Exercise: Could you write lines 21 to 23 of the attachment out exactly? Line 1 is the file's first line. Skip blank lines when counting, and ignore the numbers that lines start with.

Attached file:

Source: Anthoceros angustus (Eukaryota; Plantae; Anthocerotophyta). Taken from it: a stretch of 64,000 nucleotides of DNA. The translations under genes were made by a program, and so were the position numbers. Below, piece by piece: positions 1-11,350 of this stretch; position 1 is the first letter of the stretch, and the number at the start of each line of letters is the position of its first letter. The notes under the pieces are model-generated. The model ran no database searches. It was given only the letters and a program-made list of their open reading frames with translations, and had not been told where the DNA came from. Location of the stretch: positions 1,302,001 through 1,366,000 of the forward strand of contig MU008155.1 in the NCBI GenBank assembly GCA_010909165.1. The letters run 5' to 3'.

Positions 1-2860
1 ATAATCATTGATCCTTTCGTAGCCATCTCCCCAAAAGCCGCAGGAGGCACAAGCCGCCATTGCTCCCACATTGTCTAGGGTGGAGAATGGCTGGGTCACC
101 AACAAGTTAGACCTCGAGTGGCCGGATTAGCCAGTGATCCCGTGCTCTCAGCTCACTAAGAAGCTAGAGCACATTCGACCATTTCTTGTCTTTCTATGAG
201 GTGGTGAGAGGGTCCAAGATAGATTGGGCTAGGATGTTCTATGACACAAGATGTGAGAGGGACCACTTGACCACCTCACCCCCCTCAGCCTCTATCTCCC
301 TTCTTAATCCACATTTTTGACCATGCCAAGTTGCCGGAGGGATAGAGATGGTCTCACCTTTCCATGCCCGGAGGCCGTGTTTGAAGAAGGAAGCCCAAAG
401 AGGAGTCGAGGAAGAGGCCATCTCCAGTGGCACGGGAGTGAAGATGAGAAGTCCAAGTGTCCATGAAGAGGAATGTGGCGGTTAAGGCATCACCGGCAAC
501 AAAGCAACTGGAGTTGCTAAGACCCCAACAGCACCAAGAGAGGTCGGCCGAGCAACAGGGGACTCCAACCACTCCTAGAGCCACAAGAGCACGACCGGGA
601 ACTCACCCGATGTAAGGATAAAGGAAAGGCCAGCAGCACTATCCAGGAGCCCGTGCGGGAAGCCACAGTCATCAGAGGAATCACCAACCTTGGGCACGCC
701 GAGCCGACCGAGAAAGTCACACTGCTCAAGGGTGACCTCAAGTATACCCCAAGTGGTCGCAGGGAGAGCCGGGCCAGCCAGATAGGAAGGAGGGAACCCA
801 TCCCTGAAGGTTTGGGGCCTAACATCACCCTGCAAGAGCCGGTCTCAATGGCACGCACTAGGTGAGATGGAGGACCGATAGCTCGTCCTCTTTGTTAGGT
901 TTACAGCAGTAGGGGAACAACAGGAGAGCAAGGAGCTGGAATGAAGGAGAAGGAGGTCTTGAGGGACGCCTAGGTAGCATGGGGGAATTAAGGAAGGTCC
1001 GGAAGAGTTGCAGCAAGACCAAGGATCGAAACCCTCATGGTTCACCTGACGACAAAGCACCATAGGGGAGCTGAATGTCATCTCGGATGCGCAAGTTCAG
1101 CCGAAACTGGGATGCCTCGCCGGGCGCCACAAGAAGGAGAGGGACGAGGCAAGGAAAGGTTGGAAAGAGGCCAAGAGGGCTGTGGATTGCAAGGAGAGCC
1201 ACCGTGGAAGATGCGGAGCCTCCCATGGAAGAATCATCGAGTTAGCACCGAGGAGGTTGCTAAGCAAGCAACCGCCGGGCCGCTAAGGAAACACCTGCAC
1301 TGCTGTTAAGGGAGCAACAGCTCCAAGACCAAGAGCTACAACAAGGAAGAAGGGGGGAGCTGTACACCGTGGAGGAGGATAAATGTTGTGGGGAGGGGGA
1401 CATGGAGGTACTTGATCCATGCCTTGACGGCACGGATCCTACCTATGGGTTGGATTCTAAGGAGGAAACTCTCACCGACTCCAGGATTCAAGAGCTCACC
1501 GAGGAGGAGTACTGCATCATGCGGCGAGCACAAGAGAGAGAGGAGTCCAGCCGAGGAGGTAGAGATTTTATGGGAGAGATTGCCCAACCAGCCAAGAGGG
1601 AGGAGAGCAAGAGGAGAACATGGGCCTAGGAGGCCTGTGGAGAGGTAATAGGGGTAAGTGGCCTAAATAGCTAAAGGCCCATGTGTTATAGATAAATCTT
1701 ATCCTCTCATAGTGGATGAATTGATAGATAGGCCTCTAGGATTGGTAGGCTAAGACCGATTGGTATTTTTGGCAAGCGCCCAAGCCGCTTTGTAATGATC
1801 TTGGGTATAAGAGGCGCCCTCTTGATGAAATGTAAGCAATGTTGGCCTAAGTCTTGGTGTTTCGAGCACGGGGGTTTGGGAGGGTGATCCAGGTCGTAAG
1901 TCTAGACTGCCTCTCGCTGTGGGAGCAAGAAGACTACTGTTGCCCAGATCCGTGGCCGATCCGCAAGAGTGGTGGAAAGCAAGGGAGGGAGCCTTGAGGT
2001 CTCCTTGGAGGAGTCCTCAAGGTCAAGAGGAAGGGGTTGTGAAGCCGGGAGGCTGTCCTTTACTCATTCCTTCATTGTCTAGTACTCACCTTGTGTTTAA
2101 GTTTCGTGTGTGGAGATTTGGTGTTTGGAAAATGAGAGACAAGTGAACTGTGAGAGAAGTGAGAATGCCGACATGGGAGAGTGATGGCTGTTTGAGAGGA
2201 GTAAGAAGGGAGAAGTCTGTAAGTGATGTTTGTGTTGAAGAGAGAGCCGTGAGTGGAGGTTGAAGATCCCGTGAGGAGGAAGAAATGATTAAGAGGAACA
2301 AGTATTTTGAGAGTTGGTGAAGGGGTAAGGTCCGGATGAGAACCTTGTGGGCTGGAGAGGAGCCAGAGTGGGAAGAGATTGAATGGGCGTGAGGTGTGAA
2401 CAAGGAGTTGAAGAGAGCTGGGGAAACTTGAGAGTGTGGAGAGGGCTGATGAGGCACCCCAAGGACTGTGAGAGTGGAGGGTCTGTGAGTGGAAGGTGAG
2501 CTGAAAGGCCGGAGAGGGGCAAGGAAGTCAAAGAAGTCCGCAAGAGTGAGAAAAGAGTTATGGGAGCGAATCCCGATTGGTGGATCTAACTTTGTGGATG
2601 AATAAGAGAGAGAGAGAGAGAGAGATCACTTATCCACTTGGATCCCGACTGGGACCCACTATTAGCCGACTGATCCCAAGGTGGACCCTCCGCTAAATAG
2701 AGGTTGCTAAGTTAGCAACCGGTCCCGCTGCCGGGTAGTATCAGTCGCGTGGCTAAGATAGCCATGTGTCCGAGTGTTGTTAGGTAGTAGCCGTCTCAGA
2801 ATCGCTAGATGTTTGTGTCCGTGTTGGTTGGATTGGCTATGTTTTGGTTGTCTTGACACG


1801 TTGGGTATAAGAGGCGCCCTCTTGATGAAATGTAAGCAATGTTGGCCTAAGTCTTGGTGTTTCGAGCACGGGGGTTTGGGAGGGTGATCCAGGTCGTAAG
1901 TCTAGACTGCCTCTCGCTGTGGGAGCAAGAAGACTACTGTTGCCCAGATCCGTGGCCGATCCGCAAGAGTGGTGGAAAGCAAGGGAGGGAGCCTTGAGGT
2001 CTCCTTGGAGGAGTCCTCAAGGTCAAGAGGAAGGGGTTGTGAAGCCGGGAGGCTGTCCTTTACTCATTCCTTCATTGTCTAGTACTCACCTTGTGTTTAA